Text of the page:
Perhaps give a synopsis on this filing that you refer to and we can all be more up to date.
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Re: What to do ?

Postby WalterWhite » Nov 30th, 2017, 9:31 pm

^^Yes, a little info to put things in context would help. Is it safe to assume this is the development in question?

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Re: What to do ?

Postby Grandan » Dec 1st, 2017, 6:13 am

kgcayenne wrote:Is it all about the money? It would be interesting to know what the difference in DCC CEC charges would be between a 3 storey proposal and the current 5 storey.

OCPs are wastes of money; they're lip service, and that is it. It's fairly obvious now that developers in the Okanagan control the bumpkins on council of the various Cities, not the people.

LANDM wrote:Ok, I’ll bite on answering your questions.
Yes. It is generally all about the money because these are business ventures.
The difference in DCC's would be simply the number of additional units multiplied by the multi family DCC per unit amount for that location.
OCP's never have and never should be thought of as being cast in stone and unchangeable. They are prepared for decades in the future and updated occasionally (at regular intervals). They are generalized and cannot capture every nuance about possibilities that could make more sense in the future.
Anyone can apply for a variance to or a change in the OCP. This is done regularly and it would be stupid if a municipality said that they would not consider a change in a generalized document that may not have been updated for a number of years.
It is not obvious at all that developers control council, nor is it obvious that council is comprised only of bumpkins. Everyone is entitled to run for council (subject to obvious restrictions) and it is a pretty thankless job.
It is also up to staff to fully comment on requests for variances and changes. It will never be solely determined by council.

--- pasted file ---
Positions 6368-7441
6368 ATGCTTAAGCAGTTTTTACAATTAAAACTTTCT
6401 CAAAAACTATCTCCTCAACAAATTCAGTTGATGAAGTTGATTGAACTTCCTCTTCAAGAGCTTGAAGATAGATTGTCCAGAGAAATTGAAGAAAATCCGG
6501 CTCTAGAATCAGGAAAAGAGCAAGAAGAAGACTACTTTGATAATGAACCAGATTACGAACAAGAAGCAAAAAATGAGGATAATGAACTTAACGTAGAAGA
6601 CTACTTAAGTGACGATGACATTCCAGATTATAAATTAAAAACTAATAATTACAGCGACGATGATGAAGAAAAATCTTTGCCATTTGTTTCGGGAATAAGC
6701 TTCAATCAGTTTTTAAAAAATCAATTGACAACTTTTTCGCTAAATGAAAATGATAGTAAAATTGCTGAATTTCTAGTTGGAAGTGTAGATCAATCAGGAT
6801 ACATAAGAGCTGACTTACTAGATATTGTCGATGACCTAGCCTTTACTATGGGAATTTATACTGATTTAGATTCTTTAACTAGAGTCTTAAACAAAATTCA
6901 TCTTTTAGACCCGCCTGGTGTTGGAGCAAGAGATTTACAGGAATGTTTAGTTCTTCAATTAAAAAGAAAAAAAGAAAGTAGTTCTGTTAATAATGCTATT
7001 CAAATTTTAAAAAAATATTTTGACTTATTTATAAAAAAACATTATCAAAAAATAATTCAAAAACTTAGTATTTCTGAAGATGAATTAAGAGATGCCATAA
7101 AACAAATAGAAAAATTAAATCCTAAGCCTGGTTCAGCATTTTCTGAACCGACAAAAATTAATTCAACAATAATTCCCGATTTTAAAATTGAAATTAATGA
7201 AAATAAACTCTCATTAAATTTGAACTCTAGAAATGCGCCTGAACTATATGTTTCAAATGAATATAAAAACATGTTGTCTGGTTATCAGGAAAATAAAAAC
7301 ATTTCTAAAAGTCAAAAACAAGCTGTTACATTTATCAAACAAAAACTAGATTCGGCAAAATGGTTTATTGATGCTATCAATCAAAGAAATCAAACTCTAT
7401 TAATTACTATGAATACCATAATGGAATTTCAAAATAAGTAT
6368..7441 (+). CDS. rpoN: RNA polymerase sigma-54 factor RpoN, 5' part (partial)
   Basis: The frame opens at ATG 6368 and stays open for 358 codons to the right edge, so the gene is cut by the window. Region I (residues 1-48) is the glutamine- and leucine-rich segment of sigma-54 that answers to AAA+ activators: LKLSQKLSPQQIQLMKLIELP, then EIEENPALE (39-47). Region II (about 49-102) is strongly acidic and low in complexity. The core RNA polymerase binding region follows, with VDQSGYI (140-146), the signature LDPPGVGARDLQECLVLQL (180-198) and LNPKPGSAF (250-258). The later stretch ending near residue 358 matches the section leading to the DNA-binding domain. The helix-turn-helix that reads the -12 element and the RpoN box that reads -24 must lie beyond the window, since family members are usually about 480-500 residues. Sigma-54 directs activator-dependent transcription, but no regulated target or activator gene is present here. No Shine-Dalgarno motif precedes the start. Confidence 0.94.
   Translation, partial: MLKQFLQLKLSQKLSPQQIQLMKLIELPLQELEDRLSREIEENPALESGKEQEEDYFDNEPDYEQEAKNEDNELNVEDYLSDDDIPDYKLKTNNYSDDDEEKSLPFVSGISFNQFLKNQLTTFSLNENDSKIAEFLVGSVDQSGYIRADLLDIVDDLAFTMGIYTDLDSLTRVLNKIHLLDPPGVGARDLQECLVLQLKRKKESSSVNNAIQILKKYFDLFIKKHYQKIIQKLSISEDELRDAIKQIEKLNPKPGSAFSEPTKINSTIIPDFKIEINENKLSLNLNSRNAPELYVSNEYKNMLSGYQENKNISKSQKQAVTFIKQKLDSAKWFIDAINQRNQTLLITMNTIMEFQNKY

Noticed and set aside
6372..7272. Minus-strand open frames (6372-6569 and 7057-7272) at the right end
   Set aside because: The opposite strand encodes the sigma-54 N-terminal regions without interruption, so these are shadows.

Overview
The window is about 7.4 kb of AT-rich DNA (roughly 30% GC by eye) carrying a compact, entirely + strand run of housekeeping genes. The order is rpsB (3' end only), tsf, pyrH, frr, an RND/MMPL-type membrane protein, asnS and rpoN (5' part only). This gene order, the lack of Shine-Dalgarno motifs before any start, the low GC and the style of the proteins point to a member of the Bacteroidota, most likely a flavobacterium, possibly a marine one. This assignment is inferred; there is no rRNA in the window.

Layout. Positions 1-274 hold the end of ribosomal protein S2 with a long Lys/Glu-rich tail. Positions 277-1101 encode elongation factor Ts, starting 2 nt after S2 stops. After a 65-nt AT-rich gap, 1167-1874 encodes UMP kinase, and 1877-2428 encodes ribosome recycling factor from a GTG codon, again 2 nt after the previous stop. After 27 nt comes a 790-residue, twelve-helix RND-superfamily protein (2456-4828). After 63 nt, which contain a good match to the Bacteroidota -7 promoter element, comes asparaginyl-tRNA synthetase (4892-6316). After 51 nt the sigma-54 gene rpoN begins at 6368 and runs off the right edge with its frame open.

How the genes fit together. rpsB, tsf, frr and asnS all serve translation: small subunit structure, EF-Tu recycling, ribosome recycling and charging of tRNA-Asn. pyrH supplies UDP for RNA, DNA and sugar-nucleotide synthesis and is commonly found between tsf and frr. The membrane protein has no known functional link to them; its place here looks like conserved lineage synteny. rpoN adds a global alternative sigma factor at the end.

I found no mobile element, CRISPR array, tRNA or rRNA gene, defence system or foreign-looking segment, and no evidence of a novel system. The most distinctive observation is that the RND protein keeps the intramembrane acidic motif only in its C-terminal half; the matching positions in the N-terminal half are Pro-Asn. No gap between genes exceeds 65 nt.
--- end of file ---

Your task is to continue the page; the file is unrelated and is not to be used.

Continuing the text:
If I can offer an example of where a variance would be applicable. I live on an acreage that is long in road frontage and short on depth. My garage could be converted to a carriage house except for the fact that it is slightly closer to the road than my house which is set back from the the road well in excess to the 20 ft minimum. The garage is set back from the road 25 ft but if you follow the bylaw, it could not be converted to a carriage house because of the rule that requires a carriage house to be behind the main house.
With a shortage of affordable housing, it does not make a lot of sense. Also because my property was swept into the ALR, I cannot do many other things with the property. It does not matter that my property has never been farmed or planted to any crop, that the land is too steep and narrow and small to farm or that prior to the introduction of the ALR it was extensively filled with subsoil clay and blast rock that is difficult to grow anything on.
The OCP in broad strokes says that this is agricultural land and puts the onus on the landowner to prove otherwise. As a consequence my taxes are the same for me as neighbours who have 10% of the land that I have.
The OCP also says that this area is outside the Permanent Growth Boundary so it can not have anything more than single family dwellings. This in the face of the fact that there are 10,000 vehicles per day past my door in addition to it being a bus route and it being within the AI core area with the lowest DCC's in the city.
It is policies such as these that has put a lid on the creation of 20 or more housing units that would be infill and not add sprawl to the surrounding mountain tops such as Wilden.
What does the COK planning dept say? This area is not ready for development and consequently nothing could happen without an appeal to council to agree with my assessment that this is not farmland.
In the meantime I will take my deeply discounted tax rate and enjoy my property to the full extent. If the city wants to be serious about affordable housing then they could begin removing some of the ridiculous obstacles that have placed in the OCP and stop pretending that the OCP is the be all and end all of the direction our city should be heading.
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Re: What to do ?

Postby LANDM » Dec 1st, 2017, 8:07 am

Well Grandan, since you are obviously an evil developer who has Council in his back pocket, you should be able to handle this pretty easily. :130:
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Re: What to do ?

Postby northglenmore2012 » Dec 1st, 2017, 8:25 am